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Israel: Un-Vaccinated Child Dies of Measles in Jerusalem

3 Nov, 2018
, Source:

Tragedy has struck the Chareidi community as an 18-month-old baby R”L was Niftar in Jerusalem on Thursday evening. It is suspected that the infant died due to being exposed to Measles, and was unvaccinated.

A ZAKA spokesperson said they were dealing with the infant, who lived on Chayei Adam Street in the Meah Shearim neighborhood.

The child was taken by ambulance to Shaare Tzedek Hospital where she was R”L Niftar.

This is Israel’s first death from measles since 2003. The country is grappling with one of its worst measles outbreaks in decades, with over 1,200 cases reported since the beginning of 2018.

Members of the infant’s family were diagnosed with the disease on Wednesday according to sources in the Israeli media. The young girl had physical signs of the infection on her body.

People in the community spoke to the Israeli press and said that first responders from United Hatzalah and other organizations were prevented from attending to the girl because she was suspected of being infected with the disease. Zaka volunteers were sent to receive additional vaccinations, ahead of their being allowed to deal with the outcome of the infant’s death.

Measels is easily preventable if a person is vaccinated, but has spread in certain sections of the Chareidi population due to opposition to vaccinating.

Meanwhile, in Rockland County, NY, more than 40 cases have been confirmed. Two children have been hospitalized – ONE IN INTENSIVE CARE – because of the measles outbreak, and the health department is taking more precautions to make sure it doesn’t spread among students.

In Lakewood, there are three confirmed cases, and in Williamsburg there are at least 6.

The World Health Organization has reported tens of thousands of measles cases across Europe, and it is one of the leading causes of death worldwide in young children.

There have been dozens of stories published by YWN in the past few months of measles alerts issued by authorities involving Frum people who have not been vaccinated.

YWN published a story two weeks ago about a measles outbreak in New York, with 6 residents of Williamsburg and multiple residents of Rockland County confirmed to have the disease.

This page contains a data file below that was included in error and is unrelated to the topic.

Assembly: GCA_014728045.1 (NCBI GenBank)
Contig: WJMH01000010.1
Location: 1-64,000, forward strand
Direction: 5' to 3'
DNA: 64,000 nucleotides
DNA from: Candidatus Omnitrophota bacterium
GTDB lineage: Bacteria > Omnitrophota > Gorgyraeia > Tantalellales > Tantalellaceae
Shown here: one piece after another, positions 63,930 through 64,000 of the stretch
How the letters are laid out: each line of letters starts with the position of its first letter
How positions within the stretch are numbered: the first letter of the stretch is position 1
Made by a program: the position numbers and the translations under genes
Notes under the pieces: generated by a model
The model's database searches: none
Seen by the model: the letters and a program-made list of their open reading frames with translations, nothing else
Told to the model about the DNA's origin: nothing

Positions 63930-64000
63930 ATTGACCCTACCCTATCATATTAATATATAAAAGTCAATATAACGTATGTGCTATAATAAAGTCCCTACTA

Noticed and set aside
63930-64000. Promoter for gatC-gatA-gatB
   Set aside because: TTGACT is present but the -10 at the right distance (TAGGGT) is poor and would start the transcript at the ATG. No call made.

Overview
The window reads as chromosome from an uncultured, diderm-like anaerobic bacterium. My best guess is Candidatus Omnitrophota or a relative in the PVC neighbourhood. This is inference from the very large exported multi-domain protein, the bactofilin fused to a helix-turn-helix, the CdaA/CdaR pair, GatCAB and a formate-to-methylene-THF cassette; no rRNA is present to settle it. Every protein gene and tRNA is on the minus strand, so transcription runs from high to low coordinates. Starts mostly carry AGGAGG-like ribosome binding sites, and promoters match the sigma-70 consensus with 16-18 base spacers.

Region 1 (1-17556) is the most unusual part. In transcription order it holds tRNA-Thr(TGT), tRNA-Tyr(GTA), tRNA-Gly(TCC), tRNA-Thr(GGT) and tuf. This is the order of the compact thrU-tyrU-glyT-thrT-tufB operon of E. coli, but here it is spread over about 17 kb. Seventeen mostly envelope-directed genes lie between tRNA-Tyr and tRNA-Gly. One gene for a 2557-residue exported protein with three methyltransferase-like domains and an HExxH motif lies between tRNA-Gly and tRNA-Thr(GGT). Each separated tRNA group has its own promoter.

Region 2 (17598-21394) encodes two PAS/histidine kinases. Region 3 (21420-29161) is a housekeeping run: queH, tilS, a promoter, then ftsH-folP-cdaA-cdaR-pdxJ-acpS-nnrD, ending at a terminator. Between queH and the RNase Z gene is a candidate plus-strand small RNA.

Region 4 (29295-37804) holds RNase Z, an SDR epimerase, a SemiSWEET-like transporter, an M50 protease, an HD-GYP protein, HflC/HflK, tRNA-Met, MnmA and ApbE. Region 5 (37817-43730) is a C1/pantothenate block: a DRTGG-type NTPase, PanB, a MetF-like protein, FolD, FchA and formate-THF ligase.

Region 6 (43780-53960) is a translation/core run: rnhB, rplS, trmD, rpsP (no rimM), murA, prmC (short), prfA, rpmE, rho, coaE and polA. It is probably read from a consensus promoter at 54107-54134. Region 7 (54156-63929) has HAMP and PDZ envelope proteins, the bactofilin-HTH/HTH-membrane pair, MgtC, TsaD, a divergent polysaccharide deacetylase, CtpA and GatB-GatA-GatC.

The Viznitz Monsey Girls School announced that any child who is not immunized, can’t return to school for 21 days. No “religious exemption” is accepted. A religious exemption does not work when there is a measles outbreak.

Three weeks ago, YWN reported about the Menahel of Breslov Mosdos in Tzefas having been infected with the measles. He was listed in critical condition at the time of the news story.

Last week, YWN published an article where MK (Yisrael Beitenu) Yulia Malinovsky on Monday, during a session of the Knesset Health Committee, blasted the chareidi public of intensifying the spread of measles in Israel because so many of the community refuse to vaccinate.

Measles is highly contagious, so anyone who is not protected against measles is at risk of getting the disease.

People who are unvaccinated risk getting infected with measles and spreading it to others, and they may spread measles to people who cannot get vaccinated because they are too young or have specific health conditions.

Individuals are considered protected or immune to measles if:

• they were born before 1957

• have received two doses of measles, mumps, rubella (MMR) vaccine

• have had measles confirmed by a health care provider

• or have a lab test confirming immunity

Symptoms include a fever, rash, cough, conjunctivitis or runny nose, and they could appear 10 to 12 days after exposure.

The virus can remain in the air or on surfaces for up to two hours.

To prevent the spread of illness, health officials are advising individuals who may have been exposed and who have symptoms consistent with measles to contact their health care provider, a local clinic, or a local emergency department before going for care.

This entry was posted on Saturday, November 3rd, 2018 at 4:03 pm and is filed under Latest News.

Literature Literature archive

Baalen, S. van. 2018 Research Ethics 14(4), 1–17. https://doi.org/10.1177/1747016117750312

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